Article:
Wonky Journalism is Back in Fashion: The Electric Kool-Aid Acid Test by Tom Wolfe

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One of my all-time favorites! Would you believe Tom Wolfe's irreverent masterpiece has been picked up by Time as one of its 100 Best Nonfiction Books???

I bet Tom Wolfe would have a fit...actually, maybe he's having it? He hated conventional wisdom and conventional style. He broke all the rules and wrote the way he breathed.

Wow, I fell in love with his "voice"! Back in the Sixties when his book came out, we used to talk about a "writing style", not a "voice". I hate that habit of using the term "voice" for the way a writer writes: he's not speaking, damn it, he's writing! So how can you read his voice?

No matter.

I fell in love with his writing style. He'd hit it on the head. Bingo! Smash! Boom!

There's no question that Tom Wolfe started a new era in journalism. Following a celebrity around (in this case Ken Kesey) would never be the same again. It wasn't just following. It was...yes, climbing into his mind! Into his heart! Spreading the emotion around like thick butter! Splash!Smooch!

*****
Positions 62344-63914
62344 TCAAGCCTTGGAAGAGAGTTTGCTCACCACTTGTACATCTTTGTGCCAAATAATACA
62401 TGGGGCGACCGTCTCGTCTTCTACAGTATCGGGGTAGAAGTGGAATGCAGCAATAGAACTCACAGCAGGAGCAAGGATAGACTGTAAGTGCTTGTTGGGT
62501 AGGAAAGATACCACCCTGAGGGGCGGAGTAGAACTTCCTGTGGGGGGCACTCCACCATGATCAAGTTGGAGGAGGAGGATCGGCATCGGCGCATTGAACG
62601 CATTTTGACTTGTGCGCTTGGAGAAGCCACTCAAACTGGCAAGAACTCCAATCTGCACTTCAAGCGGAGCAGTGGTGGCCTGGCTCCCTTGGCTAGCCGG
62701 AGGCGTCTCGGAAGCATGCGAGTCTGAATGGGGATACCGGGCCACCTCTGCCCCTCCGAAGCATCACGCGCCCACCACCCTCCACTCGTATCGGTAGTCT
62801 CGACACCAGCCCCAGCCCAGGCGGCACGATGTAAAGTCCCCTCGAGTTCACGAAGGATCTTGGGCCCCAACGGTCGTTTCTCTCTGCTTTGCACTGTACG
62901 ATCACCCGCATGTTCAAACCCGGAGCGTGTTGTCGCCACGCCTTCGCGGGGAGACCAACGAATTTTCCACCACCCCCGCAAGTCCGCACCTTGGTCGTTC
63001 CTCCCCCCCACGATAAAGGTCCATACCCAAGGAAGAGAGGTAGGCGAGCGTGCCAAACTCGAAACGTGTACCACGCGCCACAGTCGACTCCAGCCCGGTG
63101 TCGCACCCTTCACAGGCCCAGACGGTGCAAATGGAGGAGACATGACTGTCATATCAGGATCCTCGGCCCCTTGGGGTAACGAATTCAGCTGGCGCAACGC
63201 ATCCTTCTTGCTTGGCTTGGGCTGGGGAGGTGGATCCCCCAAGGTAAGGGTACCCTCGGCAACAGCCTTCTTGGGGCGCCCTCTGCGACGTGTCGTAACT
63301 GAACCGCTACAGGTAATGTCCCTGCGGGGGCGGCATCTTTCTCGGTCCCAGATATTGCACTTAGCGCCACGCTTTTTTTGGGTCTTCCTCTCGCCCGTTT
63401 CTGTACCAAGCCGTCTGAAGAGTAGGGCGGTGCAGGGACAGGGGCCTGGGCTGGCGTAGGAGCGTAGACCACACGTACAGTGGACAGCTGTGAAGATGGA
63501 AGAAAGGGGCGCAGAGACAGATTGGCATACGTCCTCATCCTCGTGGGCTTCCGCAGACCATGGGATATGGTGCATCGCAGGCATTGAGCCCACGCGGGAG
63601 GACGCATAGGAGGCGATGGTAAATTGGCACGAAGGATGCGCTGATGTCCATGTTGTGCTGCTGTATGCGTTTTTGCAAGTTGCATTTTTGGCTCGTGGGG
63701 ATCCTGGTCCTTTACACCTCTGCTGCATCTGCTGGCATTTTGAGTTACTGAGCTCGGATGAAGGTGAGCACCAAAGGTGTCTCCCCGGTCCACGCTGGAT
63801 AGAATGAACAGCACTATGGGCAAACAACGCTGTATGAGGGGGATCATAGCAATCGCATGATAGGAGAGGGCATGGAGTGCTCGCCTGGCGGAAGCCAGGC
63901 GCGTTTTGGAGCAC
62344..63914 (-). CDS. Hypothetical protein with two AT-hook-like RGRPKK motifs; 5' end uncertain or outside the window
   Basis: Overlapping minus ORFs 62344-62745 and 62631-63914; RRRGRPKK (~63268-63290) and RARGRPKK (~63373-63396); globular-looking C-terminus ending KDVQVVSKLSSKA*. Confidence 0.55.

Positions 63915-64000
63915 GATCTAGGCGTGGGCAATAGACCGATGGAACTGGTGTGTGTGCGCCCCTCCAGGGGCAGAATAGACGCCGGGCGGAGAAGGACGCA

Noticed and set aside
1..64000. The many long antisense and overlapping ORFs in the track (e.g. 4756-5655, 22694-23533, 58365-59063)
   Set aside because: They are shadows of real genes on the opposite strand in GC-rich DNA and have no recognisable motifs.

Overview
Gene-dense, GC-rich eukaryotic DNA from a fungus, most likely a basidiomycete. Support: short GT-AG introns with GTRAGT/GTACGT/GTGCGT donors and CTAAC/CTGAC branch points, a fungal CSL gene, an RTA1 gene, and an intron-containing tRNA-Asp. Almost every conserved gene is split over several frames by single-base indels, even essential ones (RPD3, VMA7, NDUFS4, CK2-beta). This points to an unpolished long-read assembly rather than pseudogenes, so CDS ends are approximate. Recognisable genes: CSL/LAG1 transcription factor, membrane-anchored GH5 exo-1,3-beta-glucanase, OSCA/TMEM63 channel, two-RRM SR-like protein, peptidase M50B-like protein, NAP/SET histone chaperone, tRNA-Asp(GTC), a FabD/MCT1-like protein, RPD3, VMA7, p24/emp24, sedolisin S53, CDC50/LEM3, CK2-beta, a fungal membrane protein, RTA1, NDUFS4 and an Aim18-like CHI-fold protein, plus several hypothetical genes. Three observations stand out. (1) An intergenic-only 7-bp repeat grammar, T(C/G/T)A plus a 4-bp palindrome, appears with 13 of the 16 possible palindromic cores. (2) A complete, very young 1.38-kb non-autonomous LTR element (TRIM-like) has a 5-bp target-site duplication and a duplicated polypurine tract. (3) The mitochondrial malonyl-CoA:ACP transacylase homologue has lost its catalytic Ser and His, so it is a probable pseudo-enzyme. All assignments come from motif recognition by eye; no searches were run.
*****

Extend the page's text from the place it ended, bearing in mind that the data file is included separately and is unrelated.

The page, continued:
And in some ways, Tom Wolfe predates blogging. Indeed, the best bloggers today write very much in his style, immediate, hot and haunting. The sort of stuff that sticks with you and you want more and more of it...

Conversely, and contrary to what I thought at the time when I first read his book, Tom Wolfe DID NOT change journalism - not much anyway. I suppose I shouldn't have been surprised. Journalists work in a set (and complex) institutional environment. Newspapers and magazines have hierarchies and responsibilities (to their investors, advertisers etc and of course the readership). You can't write freely like Tom Wolfe did, shooting from the hip! There are all sorts of people (and interests) to pay attention to! No freedom!

Yes, I know, I'm overdoing the exclamation points...but it's so liberating! That's Tom Wolfe's style, a breath of fresh air!!!

Okay now I'll stop and be serious again. What's interesting is that Tom Wolfe, after the fantastic success of his Electric Kool-Aid Acid Test could have turned to pure journalism and become one of the major journalists of his time. That's what I expected him to do, he was such a genius at it.  Instead, he followed the example of Truman Capote and Hemingway, and turned to novel writing.

No doubt a great novelist too, but nothing like the experimental, ground-breaking journalism he had shown himself capable of...

What is your opinion? Did Tom Wolfe take the right turn in his life when he opted for novel writing, or didn't he?